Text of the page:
The Waste Land and Other Poems (1917 – 1954)
T. S. Eliot
Faber and Faber, 80pp
I picked up a box set, Faber and Faber Poetry Essentials a number of months ago, and this collection by T. S. Eliot is just one of the entries in the ten box set. It is a small sampling of Eliot’s Collected Poems, including the most famous works – The Waste Land, The Love Song of J. Alfred Prufrock, Ash Wednesday and Journey of the Magi amongst others.
I had not read much of Eliot before this – I knew The Waste Land, and perhaps that was it. I admit to enjoying this collection immensely; Eliot is the recognised genius of modern poetry, and beginning with Prufrock I was enveloped in the rhythm and cadence of his work. Though not always clear what is occurring, Prufrock struck me as a series of somewhat disconnected – but more connected than you think – thoughts within a day in the life of Prufrock; the leaps Eliot makes are psychological, intuitive, rather than logical.
“I grow old… I grow old…
I shall wear the bottoms of my trousers rolled.”
There is humour to the insights. Following Prufrock Eliot’s work seems to become more structured, wearing his learning more clearly – his poems become puzzles to unlock, the apotheosis of which seems to be The Waste Land, a stunning piece of work that reveals more upon each reading. There has been allusion in Eliot’s work, even in Prufrock, but here it is a real game, a challenge to know more than Eliot. This can distance some, I am sure, but for the true reader of poetry, a joy, it is what makes poetry such a powerful force. Even so, there is simplicity here, a plainness to some of the images that almost conceals how crafted and beautiful they are:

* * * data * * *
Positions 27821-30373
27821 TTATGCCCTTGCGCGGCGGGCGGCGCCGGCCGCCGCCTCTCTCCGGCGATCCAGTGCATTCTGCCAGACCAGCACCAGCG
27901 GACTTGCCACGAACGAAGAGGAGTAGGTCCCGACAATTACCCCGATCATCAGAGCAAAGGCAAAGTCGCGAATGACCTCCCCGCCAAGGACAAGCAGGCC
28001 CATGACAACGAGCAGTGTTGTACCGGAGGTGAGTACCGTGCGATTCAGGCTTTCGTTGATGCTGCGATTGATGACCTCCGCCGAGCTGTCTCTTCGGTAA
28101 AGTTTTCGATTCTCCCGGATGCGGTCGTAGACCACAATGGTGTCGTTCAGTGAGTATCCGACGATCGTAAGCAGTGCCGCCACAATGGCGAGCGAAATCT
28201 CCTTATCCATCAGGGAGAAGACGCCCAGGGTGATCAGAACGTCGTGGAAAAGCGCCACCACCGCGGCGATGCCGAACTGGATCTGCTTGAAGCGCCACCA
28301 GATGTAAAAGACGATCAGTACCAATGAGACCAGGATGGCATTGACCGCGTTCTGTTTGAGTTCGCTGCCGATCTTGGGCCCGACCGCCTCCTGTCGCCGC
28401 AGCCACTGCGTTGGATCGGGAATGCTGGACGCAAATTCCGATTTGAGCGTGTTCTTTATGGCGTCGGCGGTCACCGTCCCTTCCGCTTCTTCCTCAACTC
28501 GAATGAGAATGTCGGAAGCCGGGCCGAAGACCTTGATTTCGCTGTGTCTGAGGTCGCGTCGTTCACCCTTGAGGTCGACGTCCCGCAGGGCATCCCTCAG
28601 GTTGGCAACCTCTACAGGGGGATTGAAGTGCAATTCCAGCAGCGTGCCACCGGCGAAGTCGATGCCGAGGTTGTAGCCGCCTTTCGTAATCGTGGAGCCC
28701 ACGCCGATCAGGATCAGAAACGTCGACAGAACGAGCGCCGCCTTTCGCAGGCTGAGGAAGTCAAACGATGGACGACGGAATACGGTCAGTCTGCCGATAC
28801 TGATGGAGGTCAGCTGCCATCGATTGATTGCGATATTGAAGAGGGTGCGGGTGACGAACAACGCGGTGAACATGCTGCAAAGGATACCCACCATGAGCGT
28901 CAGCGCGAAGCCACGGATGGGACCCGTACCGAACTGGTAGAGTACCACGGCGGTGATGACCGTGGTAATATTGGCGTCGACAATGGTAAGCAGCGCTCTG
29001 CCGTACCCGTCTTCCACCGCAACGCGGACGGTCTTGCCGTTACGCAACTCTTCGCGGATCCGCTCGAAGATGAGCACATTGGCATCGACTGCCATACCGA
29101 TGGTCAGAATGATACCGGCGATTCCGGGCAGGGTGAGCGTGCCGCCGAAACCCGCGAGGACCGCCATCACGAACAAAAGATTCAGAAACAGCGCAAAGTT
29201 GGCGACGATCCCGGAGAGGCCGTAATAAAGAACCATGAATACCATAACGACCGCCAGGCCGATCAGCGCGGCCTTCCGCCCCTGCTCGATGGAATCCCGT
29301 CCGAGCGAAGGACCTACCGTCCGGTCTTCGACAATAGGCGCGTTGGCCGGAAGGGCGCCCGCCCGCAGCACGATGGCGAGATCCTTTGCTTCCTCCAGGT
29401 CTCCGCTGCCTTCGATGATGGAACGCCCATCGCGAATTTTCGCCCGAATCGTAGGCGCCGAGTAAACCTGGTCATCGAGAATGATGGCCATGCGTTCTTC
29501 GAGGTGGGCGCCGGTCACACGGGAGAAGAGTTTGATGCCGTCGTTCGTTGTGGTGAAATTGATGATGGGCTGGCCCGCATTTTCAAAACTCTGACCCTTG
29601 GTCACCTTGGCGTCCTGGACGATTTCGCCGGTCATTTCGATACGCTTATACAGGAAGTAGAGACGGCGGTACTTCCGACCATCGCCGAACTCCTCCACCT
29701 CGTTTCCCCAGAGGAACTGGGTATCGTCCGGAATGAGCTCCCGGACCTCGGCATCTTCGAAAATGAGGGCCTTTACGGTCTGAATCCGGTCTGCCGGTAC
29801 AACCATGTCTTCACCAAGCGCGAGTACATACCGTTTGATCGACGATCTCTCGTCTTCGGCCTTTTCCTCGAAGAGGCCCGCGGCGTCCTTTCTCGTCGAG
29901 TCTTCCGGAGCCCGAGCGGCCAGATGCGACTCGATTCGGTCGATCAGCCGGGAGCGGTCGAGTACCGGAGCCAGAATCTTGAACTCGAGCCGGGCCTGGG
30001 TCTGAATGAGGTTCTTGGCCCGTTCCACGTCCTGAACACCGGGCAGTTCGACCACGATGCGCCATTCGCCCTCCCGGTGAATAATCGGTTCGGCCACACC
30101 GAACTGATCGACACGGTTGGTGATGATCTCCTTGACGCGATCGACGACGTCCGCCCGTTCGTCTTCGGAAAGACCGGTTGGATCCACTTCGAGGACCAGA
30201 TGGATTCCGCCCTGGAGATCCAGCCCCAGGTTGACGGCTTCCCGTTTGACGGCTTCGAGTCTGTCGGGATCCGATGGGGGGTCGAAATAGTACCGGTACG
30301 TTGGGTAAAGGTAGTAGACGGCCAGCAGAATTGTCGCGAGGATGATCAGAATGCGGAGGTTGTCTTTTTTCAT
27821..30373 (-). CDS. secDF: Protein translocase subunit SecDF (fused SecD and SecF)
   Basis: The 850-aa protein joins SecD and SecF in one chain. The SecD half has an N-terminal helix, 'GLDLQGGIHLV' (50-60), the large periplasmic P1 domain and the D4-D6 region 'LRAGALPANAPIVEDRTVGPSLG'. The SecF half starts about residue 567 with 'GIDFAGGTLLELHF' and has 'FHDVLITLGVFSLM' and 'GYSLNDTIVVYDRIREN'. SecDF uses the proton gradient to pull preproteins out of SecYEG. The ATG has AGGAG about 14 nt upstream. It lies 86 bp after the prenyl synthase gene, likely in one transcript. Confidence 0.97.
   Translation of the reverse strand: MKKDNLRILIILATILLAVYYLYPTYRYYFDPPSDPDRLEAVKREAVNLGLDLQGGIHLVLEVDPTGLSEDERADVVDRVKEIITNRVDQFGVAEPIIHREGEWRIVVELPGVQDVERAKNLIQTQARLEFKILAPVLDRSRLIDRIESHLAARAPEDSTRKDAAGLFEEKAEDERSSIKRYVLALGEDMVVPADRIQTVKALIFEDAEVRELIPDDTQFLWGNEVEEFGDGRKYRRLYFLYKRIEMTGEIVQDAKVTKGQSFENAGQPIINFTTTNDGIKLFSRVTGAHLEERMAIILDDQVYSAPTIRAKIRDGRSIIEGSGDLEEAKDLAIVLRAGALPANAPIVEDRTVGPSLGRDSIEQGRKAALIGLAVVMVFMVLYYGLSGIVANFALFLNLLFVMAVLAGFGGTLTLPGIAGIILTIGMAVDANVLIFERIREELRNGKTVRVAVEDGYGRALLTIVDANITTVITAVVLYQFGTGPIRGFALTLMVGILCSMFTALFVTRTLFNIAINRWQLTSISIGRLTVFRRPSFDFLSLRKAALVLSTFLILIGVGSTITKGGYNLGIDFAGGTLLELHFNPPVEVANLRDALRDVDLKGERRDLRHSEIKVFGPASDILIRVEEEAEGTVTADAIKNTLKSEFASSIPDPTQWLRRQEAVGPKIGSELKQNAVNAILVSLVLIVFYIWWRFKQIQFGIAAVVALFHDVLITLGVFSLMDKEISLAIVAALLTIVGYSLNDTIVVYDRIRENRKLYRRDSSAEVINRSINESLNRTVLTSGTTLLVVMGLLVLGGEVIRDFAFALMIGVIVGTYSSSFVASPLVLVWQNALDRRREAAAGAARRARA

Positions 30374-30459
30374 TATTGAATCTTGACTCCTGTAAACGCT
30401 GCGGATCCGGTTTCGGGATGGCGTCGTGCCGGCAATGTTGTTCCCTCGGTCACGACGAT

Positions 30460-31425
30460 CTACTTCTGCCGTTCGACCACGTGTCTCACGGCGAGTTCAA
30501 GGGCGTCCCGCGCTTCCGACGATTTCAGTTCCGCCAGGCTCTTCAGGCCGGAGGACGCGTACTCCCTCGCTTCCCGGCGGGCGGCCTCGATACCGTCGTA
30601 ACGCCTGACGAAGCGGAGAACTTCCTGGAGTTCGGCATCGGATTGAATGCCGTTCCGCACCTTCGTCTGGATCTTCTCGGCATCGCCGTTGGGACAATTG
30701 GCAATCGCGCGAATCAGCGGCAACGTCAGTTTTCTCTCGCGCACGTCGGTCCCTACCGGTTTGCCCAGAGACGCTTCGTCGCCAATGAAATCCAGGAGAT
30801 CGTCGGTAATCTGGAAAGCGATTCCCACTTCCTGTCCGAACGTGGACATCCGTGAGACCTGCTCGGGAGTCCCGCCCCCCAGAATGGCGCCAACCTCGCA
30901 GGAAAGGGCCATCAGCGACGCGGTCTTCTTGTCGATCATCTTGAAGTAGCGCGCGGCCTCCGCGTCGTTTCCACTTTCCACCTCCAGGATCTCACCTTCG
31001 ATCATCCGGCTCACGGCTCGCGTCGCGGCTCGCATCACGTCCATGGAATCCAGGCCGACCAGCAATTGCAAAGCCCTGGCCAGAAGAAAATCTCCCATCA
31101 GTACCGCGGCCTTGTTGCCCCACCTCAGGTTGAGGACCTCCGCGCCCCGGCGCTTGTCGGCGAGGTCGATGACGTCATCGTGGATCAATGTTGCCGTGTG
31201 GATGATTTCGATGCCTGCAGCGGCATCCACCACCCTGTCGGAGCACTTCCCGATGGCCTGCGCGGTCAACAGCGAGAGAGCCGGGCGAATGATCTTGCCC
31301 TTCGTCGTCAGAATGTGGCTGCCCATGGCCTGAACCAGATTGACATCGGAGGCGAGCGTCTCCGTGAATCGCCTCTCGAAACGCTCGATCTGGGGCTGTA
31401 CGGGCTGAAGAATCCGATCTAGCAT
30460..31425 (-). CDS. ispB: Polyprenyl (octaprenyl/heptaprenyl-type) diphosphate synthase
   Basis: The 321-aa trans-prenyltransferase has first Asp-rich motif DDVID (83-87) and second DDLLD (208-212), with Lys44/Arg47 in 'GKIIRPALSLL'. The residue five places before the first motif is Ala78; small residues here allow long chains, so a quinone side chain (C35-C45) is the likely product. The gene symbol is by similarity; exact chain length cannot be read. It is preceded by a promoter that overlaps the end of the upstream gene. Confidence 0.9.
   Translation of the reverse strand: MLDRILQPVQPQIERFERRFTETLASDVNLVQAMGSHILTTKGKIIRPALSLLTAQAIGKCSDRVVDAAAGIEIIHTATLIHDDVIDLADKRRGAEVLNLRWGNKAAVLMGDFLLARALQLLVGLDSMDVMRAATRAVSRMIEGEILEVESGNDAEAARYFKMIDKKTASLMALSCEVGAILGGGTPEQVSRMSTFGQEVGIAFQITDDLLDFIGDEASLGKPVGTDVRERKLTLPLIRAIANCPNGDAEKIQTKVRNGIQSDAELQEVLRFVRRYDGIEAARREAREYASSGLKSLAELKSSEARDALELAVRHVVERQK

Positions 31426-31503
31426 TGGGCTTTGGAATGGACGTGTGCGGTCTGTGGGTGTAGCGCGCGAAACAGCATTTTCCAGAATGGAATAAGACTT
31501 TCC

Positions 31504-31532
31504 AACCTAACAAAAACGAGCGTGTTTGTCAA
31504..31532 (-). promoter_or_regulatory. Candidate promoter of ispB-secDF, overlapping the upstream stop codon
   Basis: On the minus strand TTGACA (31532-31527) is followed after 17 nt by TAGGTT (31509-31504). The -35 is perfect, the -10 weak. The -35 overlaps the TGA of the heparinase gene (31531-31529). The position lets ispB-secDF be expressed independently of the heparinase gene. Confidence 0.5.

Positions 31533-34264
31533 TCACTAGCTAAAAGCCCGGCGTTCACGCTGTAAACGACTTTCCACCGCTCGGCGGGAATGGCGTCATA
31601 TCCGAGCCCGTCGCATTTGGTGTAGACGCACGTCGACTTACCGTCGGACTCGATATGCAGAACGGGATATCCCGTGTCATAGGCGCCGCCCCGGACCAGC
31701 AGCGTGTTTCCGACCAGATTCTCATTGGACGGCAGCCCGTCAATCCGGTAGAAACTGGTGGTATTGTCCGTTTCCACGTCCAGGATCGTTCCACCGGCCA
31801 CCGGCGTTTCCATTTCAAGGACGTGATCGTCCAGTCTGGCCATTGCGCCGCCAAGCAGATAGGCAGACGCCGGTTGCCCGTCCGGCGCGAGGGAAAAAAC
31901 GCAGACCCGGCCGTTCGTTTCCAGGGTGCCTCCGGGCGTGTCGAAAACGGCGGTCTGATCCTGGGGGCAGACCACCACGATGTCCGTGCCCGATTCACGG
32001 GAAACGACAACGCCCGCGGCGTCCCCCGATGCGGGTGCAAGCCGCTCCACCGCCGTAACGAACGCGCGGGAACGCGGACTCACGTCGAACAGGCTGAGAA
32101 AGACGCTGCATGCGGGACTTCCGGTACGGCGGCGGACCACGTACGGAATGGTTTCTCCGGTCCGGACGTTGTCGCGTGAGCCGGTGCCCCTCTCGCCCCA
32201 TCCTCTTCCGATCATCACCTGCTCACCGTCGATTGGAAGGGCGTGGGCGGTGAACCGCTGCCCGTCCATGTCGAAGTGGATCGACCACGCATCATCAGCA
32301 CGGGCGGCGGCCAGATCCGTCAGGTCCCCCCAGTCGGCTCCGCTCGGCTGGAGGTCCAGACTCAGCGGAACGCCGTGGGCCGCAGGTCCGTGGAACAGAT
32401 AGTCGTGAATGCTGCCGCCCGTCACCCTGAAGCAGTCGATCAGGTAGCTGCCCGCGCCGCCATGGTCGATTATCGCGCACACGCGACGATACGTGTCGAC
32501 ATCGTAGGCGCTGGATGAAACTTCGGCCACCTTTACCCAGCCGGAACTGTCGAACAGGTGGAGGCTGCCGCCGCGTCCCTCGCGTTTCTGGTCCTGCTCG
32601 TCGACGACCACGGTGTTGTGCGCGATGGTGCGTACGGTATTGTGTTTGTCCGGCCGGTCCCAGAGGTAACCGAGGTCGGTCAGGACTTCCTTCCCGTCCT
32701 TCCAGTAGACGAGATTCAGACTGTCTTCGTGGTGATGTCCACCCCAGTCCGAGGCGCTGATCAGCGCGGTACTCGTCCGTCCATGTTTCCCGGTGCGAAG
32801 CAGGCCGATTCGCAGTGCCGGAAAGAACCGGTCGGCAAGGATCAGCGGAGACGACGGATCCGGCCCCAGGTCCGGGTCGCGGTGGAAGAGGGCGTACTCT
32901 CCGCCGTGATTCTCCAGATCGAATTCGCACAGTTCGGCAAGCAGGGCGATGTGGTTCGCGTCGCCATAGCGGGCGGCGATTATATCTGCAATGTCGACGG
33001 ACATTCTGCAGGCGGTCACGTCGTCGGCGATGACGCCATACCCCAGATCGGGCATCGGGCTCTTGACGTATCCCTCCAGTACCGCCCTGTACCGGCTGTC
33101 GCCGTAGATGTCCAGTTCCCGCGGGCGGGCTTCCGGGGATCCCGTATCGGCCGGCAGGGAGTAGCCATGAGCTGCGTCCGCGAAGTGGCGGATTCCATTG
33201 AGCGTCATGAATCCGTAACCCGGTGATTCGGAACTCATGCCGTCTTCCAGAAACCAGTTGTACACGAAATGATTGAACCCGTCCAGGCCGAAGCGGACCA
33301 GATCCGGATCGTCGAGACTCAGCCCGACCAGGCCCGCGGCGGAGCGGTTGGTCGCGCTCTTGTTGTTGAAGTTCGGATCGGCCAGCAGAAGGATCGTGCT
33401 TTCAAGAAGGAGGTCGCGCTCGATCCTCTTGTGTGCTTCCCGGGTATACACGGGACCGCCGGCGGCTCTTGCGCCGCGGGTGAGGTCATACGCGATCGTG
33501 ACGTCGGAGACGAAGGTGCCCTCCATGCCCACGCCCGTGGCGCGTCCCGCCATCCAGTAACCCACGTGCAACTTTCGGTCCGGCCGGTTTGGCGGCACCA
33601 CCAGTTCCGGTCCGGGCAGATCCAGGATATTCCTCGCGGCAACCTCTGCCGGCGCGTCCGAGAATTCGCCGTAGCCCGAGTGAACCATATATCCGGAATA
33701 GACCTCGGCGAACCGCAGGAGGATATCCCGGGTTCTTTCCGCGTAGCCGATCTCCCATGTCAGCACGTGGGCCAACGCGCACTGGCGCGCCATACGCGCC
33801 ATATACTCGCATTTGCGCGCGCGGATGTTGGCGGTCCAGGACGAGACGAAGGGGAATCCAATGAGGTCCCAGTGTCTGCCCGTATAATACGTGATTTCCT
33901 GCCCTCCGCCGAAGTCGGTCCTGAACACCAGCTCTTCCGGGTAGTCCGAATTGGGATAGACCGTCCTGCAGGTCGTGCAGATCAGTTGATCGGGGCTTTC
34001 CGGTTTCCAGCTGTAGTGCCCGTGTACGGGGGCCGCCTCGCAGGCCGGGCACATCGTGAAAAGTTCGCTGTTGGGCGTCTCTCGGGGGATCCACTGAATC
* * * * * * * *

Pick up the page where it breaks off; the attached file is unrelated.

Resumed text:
“And when we were children, staying at the arch-duke’s,
My cousin’s, he took me out on a sled,
And I was frightened. He said, Marie,
Marie, hold on tight. And down we went.
In the mountains, there you feel free.
I read, much of the night, and go south in the winter.”
That from The Waste Land. A simple image that sparks so much.
I will say little more on Eliot now as his Collected Poems is to be read in the future and I will save my thoughts for then.